While two cross pin retainers in accordance with the present retention mechanism have been fully described, other embodiments of the cross pin retainer of the present disclosure, such as those illustrated in FIGS. 14 through 17, will now be described. Referring to FIGS. 14 and 15, a cross pin retainer 300 comprises a retention member 302 and a support pin 304. Support pin 304 is substantially similar to support pin 204 of cross pin retainer 200. Retention member 302 further comprises a body 306, a first end 308 and a second end 310. First end 308 and second end 310 are substantially similar to first end 206 and second end 208 of cross pin retainer 200. Body 306 includes annular fins 312 that are adapted to elastically deform as cross pin retainer 300 is positioned in bore 56 to a partially-inserted position as previously described. To this end, body 306 has a minor diameter 314 that is sufficiently smaller than the diameter of bore 56 to allow annular fins 312 to elastically deform while positioned within bore 56. Annular fins 312 include a retention surface 316 which is adapted to engage wall 122 of aperture 50 when cross pin retainer 300 is positioned in its fully-inserted position, as previously described. Once annular fins 312 are positioned within aperture 50, annular fins 312 expand to cause retention surface 316 to engage wall surface 122.

Referring to FIGS. 16 and 17, a cross pin retainer 400 is shown to include retention member 402 and a support pin 404. Support pin 404 is substantially similar to support pin 204 of cross pin retainer 200. Retention member 402 further comprises a body 406, a first end 408 and a second end 410. First end 408 is substantially similar to first end 206 of cross pin retainer 200. Cross pin retainer 400 further comprises an aperture 412 extending through body 406 and second end 410. Aperture 412 is sized to allow a portion of body 406 and second end 410 to elastically deform as cross pin retainer 400 is positioned in bore 56 to a partially-inserted position as previously described. To this end, aperture 412 has a height 414 that is sufficient to allow a portion of body 406 and second end 410 to elastically deform while positioned within bore 56. Second end 410 includes a retention surface 416 which engages wall surface 122 of aperture 50 when cross pin retainer 400 is positioned in its fully-inserted position as previously described.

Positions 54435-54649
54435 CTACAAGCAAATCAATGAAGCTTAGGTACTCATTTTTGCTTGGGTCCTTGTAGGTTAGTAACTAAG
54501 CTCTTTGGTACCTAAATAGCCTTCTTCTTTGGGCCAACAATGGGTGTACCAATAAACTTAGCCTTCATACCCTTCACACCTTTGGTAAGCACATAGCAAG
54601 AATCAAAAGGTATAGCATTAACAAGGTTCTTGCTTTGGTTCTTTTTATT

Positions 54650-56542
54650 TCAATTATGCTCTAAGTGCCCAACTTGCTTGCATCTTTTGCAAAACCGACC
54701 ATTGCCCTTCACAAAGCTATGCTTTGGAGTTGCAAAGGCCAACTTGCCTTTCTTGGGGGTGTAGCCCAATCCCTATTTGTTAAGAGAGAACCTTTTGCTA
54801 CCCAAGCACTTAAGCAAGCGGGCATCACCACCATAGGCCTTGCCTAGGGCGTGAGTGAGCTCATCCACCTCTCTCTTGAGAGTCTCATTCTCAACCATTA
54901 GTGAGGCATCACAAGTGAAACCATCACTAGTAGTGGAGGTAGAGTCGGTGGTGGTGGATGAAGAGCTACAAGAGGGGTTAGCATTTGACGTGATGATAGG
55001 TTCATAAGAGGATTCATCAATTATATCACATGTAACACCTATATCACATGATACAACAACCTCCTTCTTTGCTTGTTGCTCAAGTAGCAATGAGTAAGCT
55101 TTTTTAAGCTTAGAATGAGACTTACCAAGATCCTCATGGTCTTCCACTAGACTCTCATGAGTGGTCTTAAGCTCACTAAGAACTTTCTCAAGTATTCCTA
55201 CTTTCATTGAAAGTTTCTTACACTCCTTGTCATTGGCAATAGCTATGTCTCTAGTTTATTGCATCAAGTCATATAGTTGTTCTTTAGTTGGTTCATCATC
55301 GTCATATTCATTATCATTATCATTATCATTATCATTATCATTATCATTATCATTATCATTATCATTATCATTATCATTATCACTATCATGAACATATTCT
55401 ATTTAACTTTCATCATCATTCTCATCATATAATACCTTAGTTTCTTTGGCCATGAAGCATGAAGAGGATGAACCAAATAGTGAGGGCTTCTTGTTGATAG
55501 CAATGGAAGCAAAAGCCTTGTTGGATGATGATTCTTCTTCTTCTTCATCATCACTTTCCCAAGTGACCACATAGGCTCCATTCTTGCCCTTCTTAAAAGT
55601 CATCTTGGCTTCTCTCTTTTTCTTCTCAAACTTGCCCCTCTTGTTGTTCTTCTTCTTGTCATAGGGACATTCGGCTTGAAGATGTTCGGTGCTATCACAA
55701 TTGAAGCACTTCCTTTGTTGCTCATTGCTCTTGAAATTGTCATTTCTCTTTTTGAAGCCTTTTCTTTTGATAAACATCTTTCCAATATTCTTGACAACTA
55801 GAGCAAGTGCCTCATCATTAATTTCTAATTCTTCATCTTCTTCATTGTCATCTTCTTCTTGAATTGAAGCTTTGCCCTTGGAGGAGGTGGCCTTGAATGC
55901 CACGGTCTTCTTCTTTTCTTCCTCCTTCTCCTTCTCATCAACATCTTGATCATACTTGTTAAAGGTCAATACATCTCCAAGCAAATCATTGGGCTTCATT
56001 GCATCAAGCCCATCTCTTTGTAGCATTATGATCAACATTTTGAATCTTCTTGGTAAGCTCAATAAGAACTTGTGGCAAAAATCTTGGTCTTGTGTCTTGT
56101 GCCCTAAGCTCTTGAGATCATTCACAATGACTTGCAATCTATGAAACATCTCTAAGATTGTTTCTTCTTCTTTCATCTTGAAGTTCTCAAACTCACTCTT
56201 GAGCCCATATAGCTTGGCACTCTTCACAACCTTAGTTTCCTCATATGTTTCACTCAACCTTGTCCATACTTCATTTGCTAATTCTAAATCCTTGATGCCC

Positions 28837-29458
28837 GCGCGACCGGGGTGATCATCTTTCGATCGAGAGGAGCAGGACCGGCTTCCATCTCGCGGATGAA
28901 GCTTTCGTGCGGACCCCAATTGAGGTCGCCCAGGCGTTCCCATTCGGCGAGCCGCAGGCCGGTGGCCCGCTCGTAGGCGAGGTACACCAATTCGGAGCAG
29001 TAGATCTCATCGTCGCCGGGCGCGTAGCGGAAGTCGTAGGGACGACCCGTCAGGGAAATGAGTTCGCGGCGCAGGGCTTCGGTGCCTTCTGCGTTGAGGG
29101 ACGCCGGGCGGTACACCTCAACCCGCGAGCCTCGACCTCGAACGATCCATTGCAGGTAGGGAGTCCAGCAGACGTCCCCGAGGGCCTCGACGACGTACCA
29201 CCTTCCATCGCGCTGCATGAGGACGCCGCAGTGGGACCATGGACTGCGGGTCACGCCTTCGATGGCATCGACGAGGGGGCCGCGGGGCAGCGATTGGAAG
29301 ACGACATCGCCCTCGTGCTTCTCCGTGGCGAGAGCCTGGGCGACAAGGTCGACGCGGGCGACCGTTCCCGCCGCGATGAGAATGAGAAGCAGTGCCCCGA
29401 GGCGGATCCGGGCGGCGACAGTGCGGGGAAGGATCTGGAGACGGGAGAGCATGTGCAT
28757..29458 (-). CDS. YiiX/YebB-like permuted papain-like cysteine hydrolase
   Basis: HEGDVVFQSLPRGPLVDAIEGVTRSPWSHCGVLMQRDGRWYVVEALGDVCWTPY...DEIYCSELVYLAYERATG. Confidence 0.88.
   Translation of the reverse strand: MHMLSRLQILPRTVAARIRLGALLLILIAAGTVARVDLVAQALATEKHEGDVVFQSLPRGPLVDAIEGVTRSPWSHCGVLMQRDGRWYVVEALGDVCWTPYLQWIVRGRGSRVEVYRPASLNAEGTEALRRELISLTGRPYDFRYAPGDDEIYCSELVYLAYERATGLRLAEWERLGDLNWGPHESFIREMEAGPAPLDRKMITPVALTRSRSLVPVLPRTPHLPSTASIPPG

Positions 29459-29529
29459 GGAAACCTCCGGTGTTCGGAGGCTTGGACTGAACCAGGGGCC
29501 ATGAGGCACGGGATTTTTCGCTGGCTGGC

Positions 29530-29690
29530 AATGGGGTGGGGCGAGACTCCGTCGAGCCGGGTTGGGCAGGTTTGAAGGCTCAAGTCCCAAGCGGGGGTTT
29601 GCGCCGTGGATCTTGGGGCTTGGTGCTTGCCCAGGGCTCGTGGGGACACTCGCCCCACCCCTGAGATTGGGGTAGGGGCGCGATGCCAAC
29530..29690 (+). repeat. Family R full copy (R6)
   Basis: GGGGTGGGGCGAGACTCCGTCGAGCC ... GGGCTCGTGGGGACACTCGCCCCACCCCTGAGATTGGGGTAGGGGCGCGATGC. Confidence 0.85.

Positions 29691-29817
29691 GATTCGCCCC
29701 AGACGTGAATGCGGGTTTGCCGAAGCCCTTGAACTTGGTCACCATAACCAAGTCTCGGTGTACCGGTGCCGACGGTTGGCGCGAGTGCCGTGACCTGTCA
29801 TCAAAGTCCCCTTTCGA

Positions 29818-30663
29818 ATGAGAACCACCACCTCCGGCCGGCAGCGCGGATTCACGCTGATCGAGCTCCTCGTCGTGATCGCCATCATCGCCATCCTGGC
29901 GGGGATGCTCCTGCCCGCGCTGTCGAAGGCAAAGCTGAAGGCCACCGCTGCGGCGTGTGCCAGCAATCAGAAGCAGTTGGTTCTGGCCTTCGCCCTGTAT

The foregoing discussion discloses and describes merely exemplary embodiments of the present invention. One skilled in the art will readily recognize from such discussion, and from the accompanying drawings and claims, that various other changes, modifications and variations may be made therein without department from the spirit and scope of the invention as defined in the following claims.

Clasificaciones
Clasificación de EE.UU.475/230, 29/893.1
Clasificación internacionalB21D53/28, F16H48/06
Clasificación cooperativaF16H48/40, F16H2048/085, F16H48/08
Clasificación europeaF16H48/08
Eventos legales
FechaCódigoEventoDescripción
19 Jun 2013FPAYFee payment
Year of fee payment: 4
17 Ago 2007ASAssignment
Owner name: AMERICAN AXLE & MANUFACTURING, INC., MICHIGAN
Free format text: ASSIGNMENT OF ASSIGNORS INTEREST;ASSIGNOR:CORLESS, DANIEL G.;REEL/FRAME:019709/0759
Effective date: 20070807